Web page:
• Clifford from Glendale

    Posted on 11/22/2021

    I am running 2 15ow3 jl audio with a hifonics Gemini 2000w mono block, I hear distortion on da factory door speaker. Trying to tune it in

    Commenter image

    Buck Pomerantz from Crutchfield

    on 11/22/2021

    Clifford, I don't know what "da factory door speaker" is, but distortion is caused by overloading a speaker with too much volume from the source or poorly set amp gain.
  • Travon Price from Silver Spring

    Posted on 11/5/2021

    Thanks for the great tips, I have a question though. I have the JL Audi JD400/4 and your Sound Ordinace B8PTD, do I do ALL of these steps on the front and rear channels of the JL amp individually first and then the powered sub, or are there different steps for configuration. Thanks in advance.

    Commenter image

    Buck Pomerantz from Crutchfield

    on 11/6/2021

    Travon, There are no reasons for skipping steps when it comes to fine-tuning the audio in your car.
  • John from Modesto

    Posted on 9/27/2021

    Thanks Buck. Follow up question on using a cross over. When I tune the amps should I set the amp gains and cross overs that are built in all to band pass or flat and not use any of those features built info the amps and do all my running with my crosse over which is a boss bx55?

    Commenter image

    Buck Pomerantz from Crutchfield

    on 9/28/2021

    John, When using such a 3-way active crossover, you must first match the input and output levels on the crossover to produce the full-strength signal with no distortion. Then, you'll need to set the amplifier gains to produce the full-strength output with no distortion. Seeing as the amp is being fed signals that are already crossed-over, set the amp filters where they'll interact the least with each signal.
  • John from Modesto

    Posted on 9/24/2021

    Hello Buck. Great article. I am getting ready to install a multi amp system in my ride. If I understand correctly, if my amps have cross overs and gain control then I shouldn't use a seperate 3 way cross over?

    Commenter image

    Buck Pomerantz from Crutchfield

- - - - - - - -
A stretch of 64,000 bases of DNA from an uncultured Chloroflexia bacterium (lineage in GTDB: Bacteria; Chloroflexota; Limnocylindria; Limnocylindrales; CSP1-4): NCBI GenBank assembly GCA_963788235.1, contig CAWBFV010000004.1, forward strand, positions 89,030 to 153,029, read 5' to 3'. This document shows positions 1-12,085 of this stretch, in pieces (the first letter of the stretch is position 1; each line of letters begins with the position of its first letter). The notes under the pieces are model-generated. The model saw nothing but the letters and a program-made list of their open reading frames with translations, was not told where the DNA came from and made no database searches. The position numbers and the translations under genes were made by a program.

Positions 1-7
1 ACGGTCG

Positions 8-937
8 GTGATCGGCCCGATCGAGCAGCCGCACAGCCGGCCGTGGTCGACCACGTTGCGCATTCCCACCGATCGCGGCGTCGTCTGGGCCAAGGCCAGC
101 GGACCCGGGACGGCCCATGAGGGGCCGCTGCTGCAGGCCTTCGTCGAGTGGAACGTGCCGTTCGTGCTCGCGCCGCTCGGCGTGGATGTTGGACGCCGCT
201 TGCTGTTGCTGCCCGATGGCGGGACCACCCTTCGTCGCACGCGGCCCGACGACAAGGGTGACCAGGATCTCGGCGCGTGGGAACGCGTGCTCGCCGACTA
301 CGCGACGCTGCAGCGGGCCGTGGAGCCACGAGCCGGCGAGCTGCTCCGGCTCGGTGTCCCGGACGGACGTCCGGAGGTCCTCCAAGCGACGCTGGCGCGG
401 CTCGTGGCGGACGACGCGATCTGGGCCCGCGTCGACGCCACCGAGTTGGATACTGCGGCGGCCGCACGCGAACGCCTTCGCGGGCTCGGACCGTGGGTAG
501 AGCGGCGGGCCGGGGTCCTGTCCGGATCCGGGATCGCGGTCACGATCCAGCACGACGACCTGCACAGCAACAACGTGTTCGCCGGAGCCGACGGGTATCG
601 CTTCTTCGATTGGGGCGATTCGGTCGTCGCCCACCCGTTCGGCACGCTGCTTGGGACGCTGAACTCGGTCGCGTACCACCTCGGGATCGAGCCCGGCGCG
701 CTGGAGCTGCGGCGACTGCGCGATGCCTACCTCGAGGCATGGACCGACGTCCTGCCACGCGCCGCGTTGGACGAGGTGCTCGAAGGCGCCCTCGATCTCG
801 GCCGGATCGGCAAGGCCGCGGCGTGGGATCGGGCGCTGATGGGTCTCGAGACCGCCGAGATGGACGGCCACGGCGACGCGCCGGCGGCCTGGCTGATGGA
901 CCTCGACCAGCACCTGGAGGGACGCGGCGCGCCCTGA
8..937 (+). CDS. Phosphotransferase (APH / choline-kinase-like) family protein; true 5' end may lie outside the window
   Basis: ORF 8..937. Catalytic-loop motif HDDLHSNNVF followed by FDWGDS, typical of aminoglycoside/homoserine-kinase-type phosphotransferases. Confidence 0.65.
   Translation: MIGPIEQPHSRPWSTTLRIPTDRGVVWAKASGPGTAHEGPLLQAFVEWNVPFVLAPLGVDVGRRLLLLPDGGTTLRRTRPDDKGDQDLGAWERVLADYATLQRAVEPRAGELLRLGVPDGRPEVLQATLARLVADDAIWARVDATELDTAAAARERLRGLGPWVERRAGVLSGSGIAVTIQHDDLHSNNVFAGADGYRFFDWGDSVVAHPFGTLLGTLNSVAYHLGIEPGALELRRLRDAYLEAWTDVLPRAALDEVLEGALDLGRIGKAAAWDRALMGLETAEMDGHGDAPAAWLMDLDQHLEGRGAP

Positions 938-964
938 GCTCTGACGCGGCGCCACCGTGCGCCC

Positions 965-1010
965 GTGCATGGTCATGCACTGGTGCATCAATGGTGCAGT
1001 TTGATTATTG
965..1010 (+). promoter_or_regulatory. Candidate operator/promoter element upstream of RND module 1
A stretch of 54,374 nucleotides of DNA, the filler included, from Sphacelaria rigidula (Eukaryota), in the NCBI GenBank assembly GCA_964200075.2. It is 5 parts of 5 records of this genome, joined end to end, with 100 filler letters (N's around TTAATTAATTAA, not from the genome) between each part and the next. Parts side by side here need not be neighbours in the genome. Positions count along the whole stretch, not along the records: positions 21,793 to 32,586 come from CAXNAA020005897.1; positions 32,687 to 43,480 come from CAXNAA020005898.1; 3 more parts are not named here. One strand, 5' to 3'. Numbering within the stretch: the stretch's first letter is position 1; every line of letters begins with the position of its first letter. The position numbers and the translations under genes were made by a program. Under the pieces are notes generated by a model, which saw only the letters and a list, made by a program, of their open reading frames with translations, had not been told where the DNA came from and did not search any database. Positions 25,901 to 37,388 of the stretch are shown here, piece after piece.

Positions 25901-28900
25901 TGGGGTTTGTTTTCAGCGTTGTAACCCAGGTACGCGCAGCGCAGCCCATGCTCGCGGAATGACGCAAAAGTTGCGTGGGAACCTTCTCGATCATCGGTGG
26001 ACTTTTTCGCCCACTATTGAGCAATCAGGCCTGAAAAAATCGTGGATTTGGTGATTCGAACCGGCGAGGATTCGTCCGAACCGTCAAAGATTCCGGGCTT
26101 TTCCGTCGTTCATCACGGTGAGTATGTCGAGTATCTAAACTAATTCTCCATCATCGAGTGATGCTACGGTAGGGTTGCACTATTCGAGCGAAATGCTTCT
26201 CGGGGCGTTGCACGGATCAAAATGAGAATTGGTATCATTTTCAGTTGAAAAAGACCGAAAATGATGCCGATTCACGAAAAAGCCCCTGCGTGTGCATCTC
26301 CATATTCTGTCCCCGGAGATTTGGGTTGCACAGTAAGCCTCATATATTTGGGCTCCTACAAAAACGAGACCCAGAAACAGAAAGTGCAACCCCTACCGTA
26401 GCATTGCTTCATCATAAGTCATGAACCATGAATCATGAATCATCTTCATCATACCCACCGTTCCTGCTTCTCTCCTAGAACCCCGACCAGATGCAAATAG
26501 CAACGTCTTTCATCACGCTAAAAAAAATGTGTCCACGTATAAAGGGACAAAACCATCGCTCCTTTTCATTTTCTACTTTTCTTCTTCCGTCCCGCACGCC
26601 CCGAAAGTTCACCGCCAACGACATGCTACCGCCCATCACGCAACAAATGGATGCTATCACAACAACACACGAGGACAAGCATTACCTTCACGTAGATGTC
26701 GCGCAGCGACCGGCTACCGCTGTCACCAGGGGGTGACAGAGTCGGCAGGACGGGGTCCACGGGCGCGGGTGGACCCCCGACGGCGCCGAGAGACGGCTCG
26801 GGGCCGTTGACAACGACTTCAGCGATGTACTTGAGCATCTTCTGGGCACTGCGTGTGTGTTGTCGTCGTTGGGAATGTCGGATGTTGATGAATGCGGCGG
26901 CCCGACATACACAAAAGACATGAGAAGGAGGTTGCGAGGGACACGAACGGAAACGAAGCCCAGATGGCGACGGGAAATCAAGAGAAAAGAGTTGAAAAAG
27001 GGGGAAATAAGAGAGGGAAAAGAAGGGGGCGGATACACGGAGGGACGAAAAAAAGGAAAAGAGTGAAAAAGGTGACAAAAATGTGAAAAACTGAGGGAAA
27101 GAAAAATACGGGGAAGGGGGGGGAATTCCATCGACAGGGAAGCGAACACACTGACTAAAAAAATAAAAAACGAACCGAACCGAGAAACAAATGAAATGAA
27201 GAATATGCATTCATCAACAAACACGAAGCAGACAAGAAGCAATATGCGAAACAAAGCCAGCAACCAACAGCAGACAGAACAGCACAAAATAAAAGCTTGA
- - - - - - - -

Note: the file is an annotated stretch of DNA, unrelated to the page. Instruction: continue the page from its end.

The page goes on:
on 9/27/2021

    John, If you have a 3-way component speaker system that came with 3-way crossovers, use them. Most amplifiers don't have the necessary bandpass crossover filters for mid-range speakers, nor high-pass filters crossed-over high enough for tweeters.
  • Brian from Johnson city, TN

    Posted on 9/20/2021

    I just purchased a Rockford Fosgate p300-10 powered sub. I have a Kenwood excelon aftermarket head unit already. I'm wondering what you would suggest would be good settings on the amp? Thanks.

    Commenter image

    Buck Pomerantz from Crutchfield

    on 9/21/2021

    Brian, This article goes trough all the steps you need to adjust the settings for good bass. If re-reading the article doesn't help, you should hire a professional installer to make the adjustments.
  • JohnP from Worcester

    Posted on 8/2/2021

    Hi Buck, I wanted to thank you for your advice. All the years I have had some kinda system in my car I never realized how much it was defeating the purpose of have the frequency settings on the sub amp and HU set the same. So i tested it both ways and disabled the HU(set the Freq to 200 and slope to -6, which is as much as disabled I can make this HU) I used the sub amp xover set to 80-90 and sounds way better than having both the HU and Amp do the same thing. Thank you again for your help. My previous question: You mention "Do not use the low-pass filters, crossovers, or bass boosts on the receiver and the amplifier at the same time. Use one or the other, but not both." If I have an amp and a head unit that neither can be completely shut off, how should I set them? My HU is a Pioneer DEH-P980BT, amp is a Kicker ZX 400.1. The HU has the ability to adjust Freq and slope(slope-6,-12,-18) Should I set the Xover on the HU to -6 and 200hz and adjust at the amp or set the amp to 200Hz and adjust at the HU?